Boston College is home to a gentlemen’s club. No, not one with a seedy neon sign or unsavory characters lurking inside—an actual gentlemen’s club, one that is quite the opposite of pop culture’s portrayal. It is a club where undergraduate male students gather once a week at St. Mary’s Chapel to discuss their faith in Jesus Christ and hope to live the lives of Catholic gentlemen.
The organization, called the Sons of Saint Patrick, is led by Rev. Paul McNellis, S.J., one of BC’s most beloved professors in the philosophy department. McNellis guides these young men, along with other students in the BC community, in upholding values that are close to his heart: respect, discipline, justice, telling the truth, and following one’s duty.
In a school campus where binge-drinking and hookup culture are prevalent, sticking to Catholic values may not always be so easy. McNellis realizes this and hopes to help students figure out what values are important to them and how they can stay true to those values.
“Sons of Saint Patrick didn’t want to participate in hook-up and drinking culture,” McNellis said. “They thought that this isn’t what it means to be a Catholic man.”
He first learned these values from his father, whom he says was the most significant figure in shaping his moral life. He helped him understand the importance of telling the truth and doing his duty, and what it meant to be just and see justice in the world.
McNellis was born in Miami in 1946 and grew up in Saint Paul, Minn. He jokes that being the oldest of four brothers and four sisters prepared him for entering the Jesuits. Living in close quarters and living with people with many opinions and needs, it’s easy to become a person for others, simply because no one can afford for one of the children to be selfish.
“Well, I kind of—only half-jokingly—say that by the time I entered the Jesuits, I dealt with every moral problem within the family except for kidnapping and murder,” McNellis said.
He was studying political science at the University of Minnesota during the Vietnam War but left in 1968 to enlist in the United States Army. From 1970 to 1971, he served with the Military Assistance Command in Vietnam, working closely with the South Vietnamese Army reconnaissance units.
McNellis illustrates one of his most salient experiences during his time in the military. He recalls the time when the Vietnamese commander of the South Vietnamese unit that McNellis served in fell in combat.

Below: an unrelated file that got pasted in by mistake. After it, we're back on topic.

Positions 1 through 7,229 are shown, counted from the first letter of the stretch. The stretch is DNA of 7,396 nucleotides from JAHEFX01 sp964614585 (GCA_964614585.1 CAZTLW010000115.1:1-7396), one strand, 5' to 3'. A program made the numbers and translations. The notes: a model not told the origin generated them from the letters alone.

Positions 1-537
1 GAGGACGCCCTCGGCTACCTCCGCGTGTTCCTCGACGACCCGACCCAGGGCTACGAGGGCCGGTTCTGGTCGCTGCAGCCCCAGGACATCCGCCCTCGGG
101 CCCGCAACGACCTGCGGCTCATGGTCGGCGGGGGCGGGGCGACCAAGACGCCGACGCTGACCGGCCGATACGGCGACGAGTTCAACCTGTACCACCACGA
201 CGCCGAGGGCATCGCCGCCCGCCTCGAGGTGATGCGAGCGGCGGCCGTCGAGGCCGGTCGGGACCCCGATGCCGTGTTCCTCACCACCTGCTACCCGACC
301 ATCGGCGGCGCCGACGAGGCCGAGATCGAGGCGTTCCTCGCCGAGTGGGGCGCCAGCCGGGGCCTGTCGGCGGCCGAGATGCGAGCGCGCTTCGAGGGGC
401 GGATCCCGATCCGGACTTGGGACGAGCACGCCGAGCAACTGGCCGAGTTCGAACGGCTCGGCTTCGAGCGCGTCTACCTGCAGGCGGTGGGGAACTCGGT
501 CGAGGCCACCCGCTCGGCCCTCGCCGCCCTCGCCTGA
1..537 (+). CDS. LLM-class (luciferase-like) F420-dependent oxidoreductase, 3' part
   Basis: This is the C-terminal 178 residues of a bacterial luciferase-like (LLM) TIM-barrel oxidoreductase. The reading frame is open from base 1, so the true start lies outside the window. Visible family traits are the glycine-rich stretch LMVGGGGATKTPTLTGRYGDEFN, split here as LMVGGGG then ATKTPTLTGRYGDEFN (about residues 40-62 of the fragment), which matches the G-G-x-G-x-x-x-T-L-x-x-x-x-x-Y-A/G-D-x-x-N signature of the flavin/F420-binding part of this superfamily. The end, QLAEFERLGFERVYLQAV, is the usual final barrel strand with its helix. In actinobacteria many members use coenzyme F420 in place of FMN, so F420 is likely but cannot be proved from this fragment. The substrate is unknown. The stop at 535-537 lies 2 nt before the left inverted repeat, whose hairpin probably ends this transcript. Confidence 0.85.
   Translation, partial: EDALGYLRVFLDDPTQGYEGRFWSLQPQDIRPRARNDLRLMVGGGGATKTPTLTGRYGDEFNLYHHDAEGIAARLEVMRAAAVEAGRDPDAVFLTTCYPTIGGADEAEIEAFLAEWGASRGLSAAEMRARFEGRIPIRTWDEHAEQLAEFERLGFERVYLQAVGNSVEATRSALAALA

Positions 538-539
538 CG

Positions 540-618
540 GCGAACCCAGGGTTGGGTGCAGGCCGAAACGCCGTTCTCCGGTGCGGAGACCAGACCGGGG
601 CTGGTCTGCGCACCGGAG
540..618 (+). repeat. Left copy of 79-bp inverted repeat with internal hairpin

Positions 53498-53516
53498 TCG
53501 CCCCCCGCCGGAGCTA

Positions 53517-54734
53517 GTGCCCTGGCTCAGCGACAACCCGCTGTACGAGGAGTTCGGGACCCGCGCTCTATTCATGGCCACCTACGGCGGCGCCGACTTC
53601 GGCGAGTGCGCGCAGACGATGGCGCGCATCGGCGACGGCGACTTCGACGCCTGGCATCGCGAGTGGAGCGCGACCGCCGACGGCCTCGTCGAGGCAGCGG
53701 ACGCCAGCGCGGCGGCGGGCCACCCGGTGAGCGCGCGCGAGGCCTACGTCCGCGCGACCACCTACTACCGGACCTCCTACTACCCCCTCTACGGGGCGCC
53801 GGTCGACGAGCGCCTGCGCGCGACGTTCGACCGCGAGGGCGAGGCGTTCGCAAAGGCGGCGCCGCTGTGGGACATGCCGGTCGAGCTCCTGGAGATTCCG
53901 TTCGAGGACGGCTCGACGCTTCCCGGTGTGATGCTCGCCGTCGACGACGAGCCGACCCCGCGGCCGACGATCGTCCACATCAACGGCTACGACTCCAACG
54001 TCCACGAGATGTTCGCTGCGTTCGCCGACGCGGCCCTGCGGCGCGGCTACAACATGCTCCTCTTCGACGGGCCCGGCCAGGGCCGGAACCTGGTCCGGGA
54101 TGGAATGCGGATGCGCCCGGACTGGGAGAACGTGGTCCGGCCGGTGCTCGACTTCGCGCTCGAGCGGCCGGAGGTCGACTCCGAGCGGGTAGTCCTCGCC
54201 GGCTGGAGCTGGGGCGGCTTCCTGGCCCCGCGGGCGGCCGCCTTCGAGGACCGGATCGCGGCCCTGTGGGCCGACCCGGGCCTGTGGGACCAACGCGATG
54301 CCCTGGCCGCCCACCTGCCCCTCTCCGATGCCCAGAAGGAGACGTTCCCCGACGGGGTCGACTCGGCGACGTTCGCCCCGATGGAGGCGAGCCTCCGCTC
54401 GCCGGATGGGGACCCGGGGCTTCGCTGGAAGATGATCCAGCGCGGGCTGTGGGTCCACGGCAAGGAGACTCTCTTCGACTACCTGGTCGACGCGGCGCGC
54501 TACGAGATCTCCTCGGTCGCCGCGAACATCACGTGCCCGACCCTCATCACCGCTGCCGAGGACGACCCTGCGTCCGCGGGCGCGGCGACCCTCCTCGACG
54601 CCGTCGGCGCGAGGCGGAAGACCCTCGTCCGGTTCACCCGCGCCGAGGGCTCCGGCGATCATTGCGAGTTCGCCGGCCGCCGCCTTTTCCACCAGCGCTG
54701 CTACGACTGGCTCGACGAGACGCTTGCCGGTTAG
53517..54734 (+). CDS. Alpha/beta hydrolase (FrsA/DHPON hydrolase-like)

“I think if you’ve been in combat, you have the experience that you know better men than you died,” McNellis said. He remembers feeling deeply anguished and confused at the death of the commander, who he believed to be a man of great virtue and morals.
After leaving the Army in April 1971, McNellis earned freelance journalist credentials and began his work as a reporter by sending stories to news outlets. He worked mostly for the Associated Press, but was hired in Vietnam to work as a freelance journalist. He wanted to return to Vietnam to work as a reporter because he could not reconcile what he was reading in the U.S. press with what he was learning from letters he was receiving from his Vietnamese friends in Vietnam. Instead, he decided to see and report firsthand.
Seeking the truth from soldiers on the front lines was not the only thing McNellis wanted. Wracked with guilt and frustration from the death of his commander, McNellis turned to God for answers, hoping to understand why he had survived while the Vietnamese commander had not. His journey began in a similar way to St. Ignatius Loyola, the man he would later study in great detail when he became a Jesuit, who discovered God and Catholicism following his time as a soldier.
“I got an answer in prayer that came very clearly,” McNellis said. “It was as if God were saying, ‘You’re right. He was a better man than you and that’s why. You need more time. I’m not finished with you yet.’”
Experiences such as the death of the Vietnamese commander added fuel to McNellis’ already burning desire to serve others. He vowed to make the most out of the time God has given him.